“That’s what it was!” Today, A-Mei and her sister are members of the CL Fraternity, along with 12 other friends. Among them is Julie, who lives far from Taipei, but if she cannot get there, then the others go to her. It seems like nothing, but here it’s everything. “People work all the time. They don’t have a free moment,” explains Fr. Paolo, who has been in Taipei for more than 10 years. “It’s not normal to get together for dinner, let alone take vacations together. Here, there are five days of national holidays at New Year’s. That’s it.” And this year, they all went on vacation in the mountains together.
When the missionaries decided to propose membership in the Fraternity to their closest friends, they were worried and wondered: Who knows if they will understand or how they will react... The missionaries didn’t want to impose anything. But the response from their friends surpassed their expectations and worries: “That’s what it was! That’s what we were waiting for,” they heard. “They felt the need for something more definitive,” says Fr. Donato, speaking of the community that sprang up around Fr. Paolo and the other missionary priests who took turns serving there.
The first spark of the Movement had appeared in Taipei in 1995, with a married couple who came to teach at the Fu Jen Catholic University. After that, there were nearly 20 years filled with arrivals and departures, new encounters, then the presence of the Fraternity of St. Charles Borromeo–to whom two parishes had been entrusted–and finally, the Taiwanese community’s first trip to Italy, in 2010, which left a lasting mark on their friendship. The first miracle, in a place like this, is the familiarity that they live.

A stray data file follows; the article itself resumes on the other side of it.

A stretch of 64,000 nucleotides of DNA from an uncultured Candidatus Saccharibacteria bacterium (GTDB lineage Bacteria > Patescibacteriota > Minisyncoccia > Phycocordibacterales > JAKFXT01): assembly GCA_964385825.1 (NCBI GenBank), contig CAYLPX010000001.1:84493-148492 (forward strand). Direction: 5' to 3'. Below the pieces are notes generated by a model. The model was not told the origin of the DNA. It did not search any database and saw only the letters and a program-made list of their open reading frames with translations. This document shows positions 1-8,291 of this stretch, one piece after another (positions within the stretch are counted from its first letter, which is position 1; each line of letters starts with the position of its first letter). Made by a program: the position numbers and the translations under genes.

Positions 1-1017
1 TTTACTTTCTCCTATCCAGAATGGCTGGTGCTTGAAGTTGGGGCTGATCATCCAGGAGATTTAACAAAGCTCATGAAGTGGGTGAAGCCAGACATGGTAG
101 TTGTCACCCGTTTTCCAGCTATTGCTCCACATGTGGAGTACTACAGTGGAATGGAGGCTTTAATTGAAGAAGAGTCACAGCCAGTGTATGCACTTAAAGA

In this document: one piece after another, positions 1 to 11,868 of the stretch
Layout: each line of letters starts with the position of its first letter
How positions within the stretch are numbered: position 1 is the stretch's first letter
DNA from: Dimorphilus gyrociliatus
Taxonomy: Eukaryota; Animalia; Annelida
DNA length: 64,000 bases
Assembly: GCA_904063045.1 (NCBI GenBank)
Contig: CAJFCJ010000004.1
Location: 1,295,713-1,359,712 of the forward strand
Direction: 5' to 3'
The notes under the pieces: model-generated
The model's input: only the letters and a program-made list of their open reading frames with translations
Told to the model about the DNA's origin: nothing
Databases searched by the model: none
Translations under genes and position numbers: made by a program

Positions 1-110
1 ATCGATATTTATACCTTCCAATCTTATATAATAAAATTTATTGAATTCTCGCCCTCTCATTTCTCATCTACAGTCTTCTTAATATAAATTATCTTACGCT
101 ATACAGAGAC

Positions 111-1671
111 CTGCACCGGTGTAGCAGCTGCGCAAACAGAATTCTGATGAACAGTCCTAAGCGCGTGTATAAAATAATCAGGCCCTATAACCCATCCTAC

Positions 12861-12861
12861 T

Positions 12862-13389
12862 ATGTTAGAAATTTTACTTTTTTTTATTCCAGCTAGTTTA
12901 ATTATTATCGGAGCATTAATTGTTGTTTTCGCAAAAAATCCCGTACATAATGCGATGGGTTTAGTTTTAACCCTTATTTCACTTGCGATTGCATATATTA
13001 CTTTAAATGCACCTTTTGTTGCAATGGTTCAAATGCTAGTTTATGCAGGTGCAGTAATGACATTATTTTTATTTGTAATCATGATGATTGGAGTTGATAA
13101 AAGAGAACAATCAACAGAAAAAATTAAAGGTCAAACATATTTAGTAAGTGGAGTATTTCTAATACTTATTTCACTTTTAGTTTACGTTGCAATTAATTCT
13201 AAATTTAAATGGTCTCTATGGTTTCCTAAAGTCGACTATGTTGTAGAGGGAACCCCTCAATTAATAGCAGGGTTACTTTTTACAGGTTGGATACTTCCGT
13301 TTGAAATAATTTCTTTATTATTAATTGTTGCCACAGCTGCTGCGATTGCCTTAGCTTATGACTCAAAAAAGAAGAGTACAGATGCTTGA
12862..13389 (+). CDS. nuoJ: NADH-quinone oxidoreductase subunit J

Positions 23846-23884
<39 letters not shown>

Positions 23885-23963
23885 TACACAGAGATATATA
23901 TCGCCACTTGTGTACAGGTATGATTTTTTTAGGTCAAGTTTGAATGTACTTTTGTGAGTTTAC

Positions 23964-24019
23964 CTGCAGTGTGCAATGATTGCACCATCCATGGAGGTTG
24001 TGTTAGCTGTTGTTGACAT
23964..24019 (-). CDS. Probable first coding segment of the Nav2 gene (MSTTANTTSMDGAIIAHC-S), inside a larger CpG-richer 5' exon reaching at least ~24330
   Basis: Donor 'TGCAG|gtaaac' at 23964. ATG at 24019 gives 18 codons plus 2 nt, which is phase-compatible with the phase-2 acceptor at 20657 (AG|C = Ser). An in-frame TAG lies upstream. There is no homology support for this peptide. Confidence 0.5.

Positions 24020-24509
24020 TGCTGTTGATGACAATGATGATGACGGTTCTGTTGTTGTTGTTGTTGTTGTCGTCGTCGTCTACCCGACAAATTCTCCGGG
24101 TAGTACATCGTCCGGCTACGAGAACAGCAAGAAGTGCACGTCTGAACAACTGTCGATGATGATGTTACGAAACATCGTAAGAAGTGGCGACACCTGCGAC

“We are like brothers and sisters,” says shy Mu Dan, Kun Li’s wife. It is a tie stronger than blood. This is what struck Emilia, who is 25 years old. (She isn’t in the photograph, because she is the one who took it.) “If I were to meet Fr. Giussani today, I would kiss his hands to thank him. If not for him, there would be no CL. Without CL, I wouldn’t have been baptized. And without Baptism, I wouldn’t be as happy as I am now.” She lights up, speaking excitedly. One day, she saw the photos of some of her university classmates on Facebook–they had been to Italy, to Rimini... She wanted to understand, and so she sought them out. She found herself at School of Community. “These friends were different–they had a deeper life. They took me seriously, and they thought about things, everything, even affection, in a way more beautiful than the one I was used to. I said, ‘This is another world.’”
Close to my family. Last year, at the Easter Vigil, she received Baptism. And now she invites everyone she meets to School of Community. “I want to share my joy with everyone.” That includes her family, where problems are not lacking. “Everything changed, because these friends said to me, ‘We pray for you and your family.’ So I thought, if they pray for me, then why can’t I be more open, constructive? Today, I am close to my family. I never was before.” She greatly desired the step of Fraternity membership. “I feel the responsibility: my whole life can contribute to what I met. I always thought that it was impossible to be a saint. Instead, it’s our goal.”